All About Website Usability Blog – Holly Phillips

Start at the end
July 30, 2009, 4:56 am
Filed under: taxonomy / naming, usability basics

When designing a new website, don’t start with the homepage.   And don’t start by listing all your content and then organizing it into buckets.  Why?  Customers don’t care about your homepage or site organization – they care about getting their task done. 

They care about finding the lowest-cost left-handed hammer that you carry.  Or finding out how much weight that kayak can carry before it sinks.  Or what the best digital camera is for their Hawaii vacation.  That’s where the designer should start — with a clear understanding of what the customers want to do at the site.  And then work backwards from there to design the site around successful completion of those key tasks.

When designed around content, a site might have links to “product manuals”, “application notes”, “parts” etc.  When designed around successful customer endpoints, the same site may instead have links to “installing your product” or “comparing models”.  True, customers can probably succeed in either taxonomy, but the later will more quickly resonate with what the customer is trying to do and will therefore instill more confidence that they’re on the right path to getting their answer.


Watch your words
July 23, 2009, 4:55 am
Filed under: scent, taxonomy / naming, usability basics

There’s a great quote in Alice in Wonderland that’s eerily applicable to website design: 

“Speak English! I don’t know the meaning of half those long words, and I don’t believe you do either!” – Eaglet, talking to Alice in Wonderland

We run across this in websites all the time:  the company uses terms that they assume their customers know and understand.  But over and over again in direct customer research we hear customers complain that they don’t know what this acronym or that abbreviation means.  Even seemingly “common” terms like RSS continue to be unrecognized by even the most technical customers.  In interviews, once the term is explained, the customers usually say “oh yeah, I’ve heard of that.  I like it!”  but also that they’d never even consider clicking on it because they didn’t know what it was.

I’ve also seen manufacturing divisions use their internal product names on their website in the assumption that their customers know what those names mean.  Here again, even the most regular customers refute that and plead for the company to use common terminology.

Why make things harder for your visitors by using internal language?  At best it will slow them down, at worst it will turn them off.  Our goal should be to make our sites easier to use; using common words goes a long way towards doing that.

Amazon should know better
July 16, 2009, 10:33 pm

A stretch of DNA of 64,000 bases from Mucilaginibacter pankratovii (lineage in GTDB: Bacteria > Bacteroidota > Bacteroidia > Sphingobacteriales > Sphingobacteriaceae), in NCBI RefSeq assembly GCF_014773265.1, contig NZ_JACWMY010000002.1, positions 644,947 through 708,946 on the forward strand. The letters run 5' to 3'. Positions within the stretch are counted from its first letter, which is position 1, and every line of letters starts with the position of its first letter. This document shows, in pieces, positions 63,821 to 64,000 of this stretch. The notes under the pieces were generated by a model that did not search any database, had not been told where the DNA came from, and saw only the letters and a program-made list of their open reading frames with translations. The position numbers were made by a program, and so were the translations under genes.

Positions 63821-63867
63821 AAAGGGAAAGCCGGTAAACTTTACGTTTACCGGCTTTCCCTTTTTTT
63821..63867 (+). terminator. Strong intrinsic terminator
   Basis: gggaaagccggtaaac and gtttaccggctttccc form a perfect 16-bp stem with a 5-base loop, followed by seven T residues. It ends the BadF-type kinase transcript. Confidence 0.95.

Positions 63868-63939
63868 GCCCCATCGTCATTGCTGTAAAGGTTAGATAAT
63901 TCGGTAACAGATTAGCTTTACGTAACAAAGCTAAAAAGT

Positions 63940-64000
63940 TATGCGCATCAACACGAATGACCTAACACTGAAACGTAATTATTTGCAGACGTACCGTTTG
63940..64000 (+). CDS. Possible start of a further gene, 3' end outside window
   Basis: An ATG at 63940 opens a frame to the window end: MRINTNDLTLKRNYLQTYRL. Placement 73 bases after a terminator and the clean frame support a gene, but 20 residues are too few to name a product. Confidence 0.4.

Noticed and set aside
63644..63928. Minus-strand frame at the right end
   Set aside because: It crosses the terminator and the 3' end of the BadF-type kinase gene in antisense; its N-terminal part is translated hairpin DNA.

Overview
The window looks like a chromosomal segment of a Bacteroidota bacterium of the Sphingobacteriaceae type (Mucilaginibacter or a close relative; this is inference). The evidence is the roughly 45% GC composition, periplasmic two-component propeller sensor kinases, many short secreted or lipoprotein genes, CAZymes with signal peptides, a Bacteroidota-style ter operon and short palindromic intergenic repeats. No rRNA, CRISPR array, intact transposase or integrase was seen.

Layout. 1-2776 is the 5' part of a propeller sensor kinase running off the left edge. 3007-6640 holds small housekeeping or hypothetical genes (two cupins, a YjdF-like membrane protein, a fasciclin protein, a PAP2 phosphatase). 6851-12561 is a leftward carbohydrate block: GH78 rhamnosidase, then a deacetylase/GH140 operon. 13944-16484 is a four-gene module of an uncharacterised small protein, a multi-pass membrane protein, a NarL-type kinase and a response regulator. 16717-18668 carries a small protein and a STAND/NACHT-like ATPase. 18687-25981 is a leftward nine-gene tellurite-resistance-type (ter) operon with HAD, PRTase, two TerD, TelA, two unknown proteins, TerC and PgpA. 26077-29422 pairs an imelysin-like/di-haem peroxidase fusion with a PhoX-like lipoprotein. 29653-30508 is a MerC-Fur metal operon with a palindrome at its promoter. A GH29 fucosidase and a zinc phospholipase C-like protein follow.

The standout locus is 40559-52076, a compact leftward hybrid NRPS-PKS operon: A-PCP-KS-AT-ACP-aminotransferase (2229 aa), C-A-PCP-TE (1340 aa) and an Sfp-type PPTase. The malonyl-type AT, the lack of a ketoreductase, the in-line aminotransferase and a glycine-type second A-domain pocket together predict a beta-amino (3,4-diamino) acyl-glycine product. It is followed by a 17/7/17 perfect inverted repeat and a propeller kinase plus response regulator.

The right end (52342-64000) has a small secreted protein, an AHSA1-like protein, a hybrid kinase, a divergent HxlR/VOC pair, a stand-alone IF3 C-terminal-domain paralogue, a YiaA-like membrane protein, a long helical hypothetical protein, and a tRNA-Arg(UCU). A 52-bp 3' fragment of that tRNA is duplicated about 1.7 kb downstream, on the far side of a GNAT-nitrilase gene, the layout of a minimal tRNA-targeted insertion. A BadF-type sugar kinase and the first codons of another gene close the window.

Filed under: usability basics

I love Amazon, both as a great store and as an example of some of the best usability advances around.  That’s why this one area bugs me so much. 

Go to Amazon’s homepage and try to log in.  Here’s what you see:

Amazon log-in

Amazon log-in

Hmmm.  There’s a nice sentence telling me to “Sign in to get personalized recommendations.”  But the words “sign in” aren’t a hyperlink, and there’s no link called “sign in” or “log in” anywhere to be seen.  To make matters worse, there IS a link for new customers.  But I’m an existing customer – shouldn’t it be just as easy for me to log in?  Maybe they care about new customers more than me.

In any case, I’ve used this page dozens of times and always resorted to clicking either the new customer “start here” link, or the “your account” link in order to log in.  They both work, but it sure isn’t obvious and irks me every time.  I just discovered that the “personalized recommendations” link also leads to a log in screen.  But I’ve avoided that in the past because I didn’t really want recommendations – just wanted to log in so I could buy my stuff.

Amazon, shame on you.  You clearly know how important it is to provide good scent with linknames, and clearly understand the value of repeat customers.  If only you’ d make the words “Sign in” in that first sentence into a hyperlink, you’d immediately remove all this confusion and frustration.  And confusion and frustration are the last things you want to put between your customer and a sale.

The existential questions of the website visitor
July 9, 2009, 4:53 am
Filed under: confidence, usability basics

Freshleaf media has a great short article about the 5 existential questions a site visitor has when they try to use a site.  (See the complete article.) 

  1. Why am I here? 
  2. Where the hell is…?
  3. What do I do next?
  4. What’s going on?
  5. Where am I?  Where did I come from?